Though the videos were part of the fundraiser and were originally meant to encourage contributions, Grigas is hopeful they also humanize the editing process. The videos, he said, do “a great job of explaining how Wikipedia functions and how it is generated, but he wants “people to learn something about the movement and about Wikipedia and then as time goes on, maybe they will donate potentially in the future.”

Interview and profile by Jawad Qadir, Communications Intern

Wikimedia Commons Picture of the Day: Cab Calloway Gottlieb

William P. Gottlieb’s photo of Cab Calloway, Wikimedia Commons Picture of the Day

William P. Gottlieb is one of the most celebrated American jazz photographers. His photo of jazz singer and bandleader Cab Calloway, above, is the Wikimedia Commons Picture of the Day for 25 December 2012

Although Gottlieb studied and taught economics at the University of Maryland, in 1938 he began writing a weekly jazz column for the Washington Post. From there, he purchased a speed graphic press camera and became a writer and photographer.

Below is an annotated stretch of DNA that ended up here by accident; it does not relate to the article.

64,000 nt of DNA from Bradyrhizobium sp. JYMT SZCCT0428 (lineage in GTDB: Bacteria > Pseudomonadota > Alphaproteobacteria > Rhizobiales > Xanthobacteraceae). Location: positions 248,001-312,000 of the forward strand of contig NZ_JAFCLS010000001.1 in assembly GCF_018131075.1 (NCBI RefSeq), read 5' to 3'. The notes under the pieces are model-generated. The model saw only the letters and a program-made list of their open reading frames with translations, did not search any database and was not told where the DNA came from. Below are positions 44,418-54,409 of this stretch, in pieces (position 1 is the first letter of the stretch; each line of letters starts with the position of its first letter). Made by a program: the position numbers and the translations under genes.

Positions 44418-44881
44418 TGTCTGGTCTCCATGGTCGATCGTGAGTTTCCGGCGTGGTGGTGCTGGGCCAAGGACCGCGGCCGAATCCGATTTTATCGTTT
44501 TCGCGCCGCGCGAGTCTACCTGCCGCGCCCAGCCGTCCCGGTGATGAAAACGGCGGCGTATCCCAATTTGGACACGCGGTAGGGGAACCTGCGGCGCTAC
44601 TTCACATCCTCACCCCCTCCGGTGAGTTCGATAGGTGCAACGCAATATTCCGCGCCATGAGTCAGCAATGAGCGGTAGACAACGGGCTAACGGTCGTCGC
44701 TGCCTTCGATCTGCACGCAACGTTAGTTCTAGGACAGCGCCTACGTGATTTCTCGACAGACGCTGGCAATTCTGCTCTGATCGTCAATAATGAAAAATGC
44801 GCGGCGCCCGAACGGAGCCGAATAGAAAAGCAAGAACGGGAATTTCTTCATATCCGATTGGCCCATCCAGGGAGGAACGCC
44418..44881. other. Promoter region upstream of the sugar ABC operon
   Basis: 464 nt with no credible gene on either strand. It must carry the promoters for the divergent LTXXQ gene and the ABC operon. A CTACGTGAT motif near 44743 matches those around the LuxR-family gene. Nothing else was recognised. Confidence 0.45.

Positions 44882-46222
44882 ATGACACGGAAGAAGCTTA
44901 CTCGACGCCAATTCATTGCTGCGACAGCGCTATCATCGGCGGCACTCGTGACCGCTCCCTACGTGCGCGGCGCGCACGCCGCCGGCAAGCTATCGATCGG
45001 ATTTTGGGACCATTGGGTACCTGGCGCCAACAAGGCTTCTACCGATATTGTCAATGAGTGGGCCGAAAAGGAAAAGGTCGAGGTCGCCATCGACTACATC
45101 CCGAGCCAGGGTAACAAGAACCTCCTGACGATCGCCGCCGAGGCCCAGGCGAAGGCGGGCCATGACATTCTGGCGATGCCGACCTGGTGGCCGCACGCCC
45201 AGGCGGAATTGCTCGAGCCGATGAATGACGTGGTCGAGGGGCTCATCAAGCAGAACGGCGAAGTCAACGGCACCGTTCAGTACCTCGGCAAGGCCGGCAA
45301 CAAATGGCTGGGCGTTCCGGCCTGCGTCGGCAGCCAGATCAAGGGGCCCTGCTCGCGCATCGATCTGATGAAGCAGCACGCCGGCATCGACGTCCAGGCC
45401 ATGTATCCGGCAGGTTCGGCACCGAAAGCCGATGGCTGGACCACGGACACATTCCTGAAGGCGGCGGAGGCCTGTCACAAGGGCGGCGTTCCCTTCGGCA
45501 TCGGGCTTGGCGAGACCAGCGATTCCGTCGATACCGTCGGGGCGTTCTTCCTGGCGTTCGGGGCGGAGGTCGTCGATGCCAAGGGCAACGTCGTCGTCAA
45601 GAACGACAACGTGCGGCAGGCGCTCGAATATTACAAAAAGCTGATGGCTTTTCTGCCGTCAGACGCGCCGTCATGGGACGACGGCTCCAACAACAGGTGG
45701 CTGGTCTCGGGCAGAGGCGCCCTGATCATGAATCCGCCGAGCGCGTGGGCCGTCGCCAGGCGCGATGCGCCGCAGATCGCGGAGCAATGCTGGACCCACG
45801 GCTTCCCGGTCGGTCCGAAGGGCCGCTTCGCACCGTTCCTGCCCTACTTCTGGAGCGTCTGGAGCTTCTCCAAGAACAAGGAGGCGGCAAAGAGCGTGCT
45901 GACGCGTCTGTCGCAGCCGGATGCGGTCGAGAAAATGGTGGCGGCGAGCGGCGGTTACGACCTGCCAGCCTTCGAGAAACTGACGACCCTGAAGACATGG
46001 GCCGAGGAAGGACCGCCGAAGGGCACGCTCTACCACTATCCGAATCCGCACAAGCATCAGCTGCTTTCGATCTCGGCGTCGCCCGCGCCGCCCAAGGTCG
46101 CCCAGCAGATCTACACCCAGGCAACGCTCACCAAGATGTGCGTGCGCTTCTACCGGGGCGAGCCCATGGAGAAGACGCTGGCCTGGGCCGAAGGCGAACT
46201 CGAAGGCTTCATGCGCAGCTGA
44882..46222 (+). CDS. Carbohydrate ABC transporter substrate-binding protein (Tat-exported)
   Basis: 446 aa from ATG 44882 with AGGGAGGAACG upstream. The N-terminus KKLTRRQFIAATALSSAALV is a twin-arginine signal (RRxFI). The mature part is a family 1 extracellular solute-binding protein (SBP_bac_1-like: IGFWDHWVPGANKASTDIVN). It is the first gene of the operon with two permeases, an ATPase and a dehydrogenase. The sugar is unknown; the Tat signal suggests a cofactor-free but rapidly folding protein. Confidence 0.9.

Gottlieb was unpaid for many of these photos. Instead, he intended to use them to enhance his columns. His early work for the Post is also credited with introducing white audiences to the local Washington jazz scene.

According to the Library of Congress’ music specialist Larry Appelbaum, “Gottlieb is mostly known for his iconic portraits of leading jazz artists in the studio or on and off the bandstand between the years 1938-48, documenting the important transition in American music from swing to be-bop.”

Although his most well-known image is the photo of Billie Holiday first seen in Down Beat Magazine, Gottlieb’s picture of Cab Calloway during a recording session in Columbia Studio is indicative of his style.